How to Read a Menu, the Scientific Way

For decades, the restaurant trade has believed that there's a sweet spot on the menus they hand to you — a section in the the upper right corner, where your gaze will focus — and that's where they tend to list their highest mark-up dishes. But are we really that gullible? Surprisingly enough, no.

The recieved restaurant wisdom, which is even peddled by consultancy firms, goes something like this. When you pick up a menu, your gaze instantly hits the right-hand side, just a little above the center. From there, you'll head up to the top-right corner, then across to the top-left. Next you'll read down the entire left-hand side, and finish by filling the gaps that are left at the bottom-right and the middle.

So entrenched is this view that even top restaurants rely on it. A couple of years back, The Guardian deconstructed the menu from Keith McNally's fancy New York brasserie Balthazar. What did they find? In that so-called sweet spot was the high-margin plateaux de fruits de mer at $70 and $115, and half a lobster at $23. Maybe sir would like a little champagne to go with that?

Well, Sybil Yang from San Francisco State University wouldn't. Instead, she'd like to get to the bottom of exactly how people do read menus. She explains:

"I could only go from my own experience. [But] I was thinking, 'am I just weird?' because I don't read [menus] that way."

So Yang rounded up some test subjects, kitted them out with an infrared retinal eye scanner, and made them read through mock menus. They were asked to choose a full meal, as if they were out for dinner, and she recorded the whole thing to analyze head movements, as well as capturing data from the retinal scan.

The result? There is no sweet spot. In fact, diners read the menu sequentially, like a book, moving from left to right and down the page. What's more, they read slowly: there's none of the impulsive behavior the received wisdom suggests. If anything, there is in fact a sour spot. It might not surprise you that this is the section where salads are listed.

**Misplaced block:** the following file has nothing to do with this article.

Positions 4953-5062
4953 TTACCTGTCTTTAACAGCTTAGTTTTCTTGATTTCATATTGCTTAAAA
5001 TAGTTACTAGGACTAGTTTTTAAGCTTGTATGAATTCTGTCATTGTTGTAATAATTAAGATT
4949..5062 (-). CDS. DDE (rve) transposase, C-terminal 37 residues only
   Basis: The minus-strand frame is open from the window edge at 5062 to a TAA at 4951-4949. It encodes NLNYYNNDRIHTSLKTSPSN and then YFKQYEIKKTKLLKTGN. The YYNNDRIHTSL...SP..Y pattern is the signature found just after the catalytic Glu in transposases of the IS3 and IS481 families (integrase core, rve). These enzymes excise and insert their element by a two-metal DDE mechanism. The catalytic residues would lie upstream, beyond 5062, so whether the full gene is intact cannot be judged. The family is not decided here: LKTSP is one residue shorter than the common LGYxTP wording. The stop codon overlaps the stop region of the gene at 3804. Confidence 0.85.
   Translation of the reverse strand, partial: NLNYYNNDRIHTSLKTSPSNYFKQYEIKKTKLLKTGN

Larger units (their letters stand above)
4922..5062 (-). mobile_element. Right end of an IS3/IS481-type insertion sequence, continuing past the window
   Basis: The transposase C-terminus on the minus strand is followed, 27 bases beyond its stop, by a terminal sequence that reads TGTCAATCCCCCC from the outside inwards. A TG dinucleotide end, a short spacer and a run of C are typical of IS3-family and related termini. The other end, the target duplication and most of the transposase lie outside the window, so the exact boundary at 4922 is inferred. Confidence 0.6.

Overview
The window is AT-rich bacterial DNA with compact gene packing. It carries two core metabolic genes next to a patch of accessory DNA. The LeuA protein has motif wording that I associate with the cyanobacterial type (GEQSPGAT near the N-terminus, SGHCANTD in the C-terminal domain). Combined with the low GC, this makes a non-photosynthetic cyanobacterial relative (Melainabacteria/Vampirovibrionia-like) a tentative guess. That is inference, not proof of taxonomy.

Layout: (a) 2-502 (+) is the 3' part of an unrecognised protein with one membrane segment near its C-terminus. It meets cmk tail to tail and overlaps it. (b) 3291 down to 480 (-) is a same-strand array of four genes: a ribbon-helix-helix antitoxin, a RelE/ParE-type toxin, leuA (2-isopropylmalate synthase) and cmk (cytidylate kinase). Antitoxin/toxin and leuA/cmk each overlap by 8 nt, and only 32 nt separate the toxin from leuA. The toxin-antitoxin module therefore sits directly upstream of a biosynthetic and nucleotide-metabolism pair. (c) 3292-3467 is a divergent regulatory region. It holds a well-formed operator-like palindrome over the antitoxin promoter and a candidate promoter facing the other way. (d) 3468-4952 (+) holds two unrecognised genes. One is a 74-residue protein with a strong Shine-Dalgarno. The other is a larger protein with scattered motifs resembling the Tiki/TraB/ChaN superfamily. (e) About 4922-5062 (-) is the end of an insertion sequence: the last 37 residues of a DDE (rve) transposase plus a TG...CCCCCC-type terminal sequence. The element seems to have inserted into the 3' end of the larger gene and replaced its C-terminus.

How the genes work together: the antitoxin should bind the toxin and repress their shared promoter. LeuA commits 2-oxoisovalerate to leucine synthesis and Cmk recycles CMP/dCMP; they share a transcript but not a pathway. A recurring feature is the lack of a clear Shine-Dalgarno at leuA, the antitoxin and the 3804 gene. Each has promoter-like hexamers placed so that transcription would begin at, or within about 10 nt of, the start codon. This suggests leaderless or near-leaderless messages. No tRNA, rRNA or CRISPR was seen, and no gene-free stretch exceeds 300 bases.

That means that restaurants have had it wrong for years. There is some hope if you run an eatery, though. "The good news [for restaurants] is that people are reading the menus carefully, and that they seem to be choosing an entrée and then building a meal around it," explains Yang.

Position isn't everything on a menu, though. There are plenty more tricks that restauranteurs can use to trick you into buying their most profitable dishes – but all you can really do is keep an eye out and be suspicious. Looking back at the menu from the Balthazaar, for instance, shows that they tag a $15 shrimp cocktail next to the plateaux de fruits de mer. While $15 sounds a snip compared to the dishes nearby, it's also a great mark-up for the restaurant and bad value for the customer. You can expect the same thing on the wine menu.

The exact opposite is the decoy. "[These are] the items that are never meant to be chosen, but are placed there to affect your other choices," explains Yang. Elsewhere, be wary of any dish that is highlighted with a box or some other emphasis, because it's almost certainly something the owners want to shift, but remember to read right to the end of the menu. That's where you'll often find the affordable items in swanky establishments — and don't feel bad about ordering them.

So keep a careful eye out on the menu, read it the way you want to read it, and you can avoid the overpriced items and discover the hidden gems. Just don't expect your hosts to like the way you order. [International Journal of Hospitality Management and The Guardian; Image: Raison Descartier]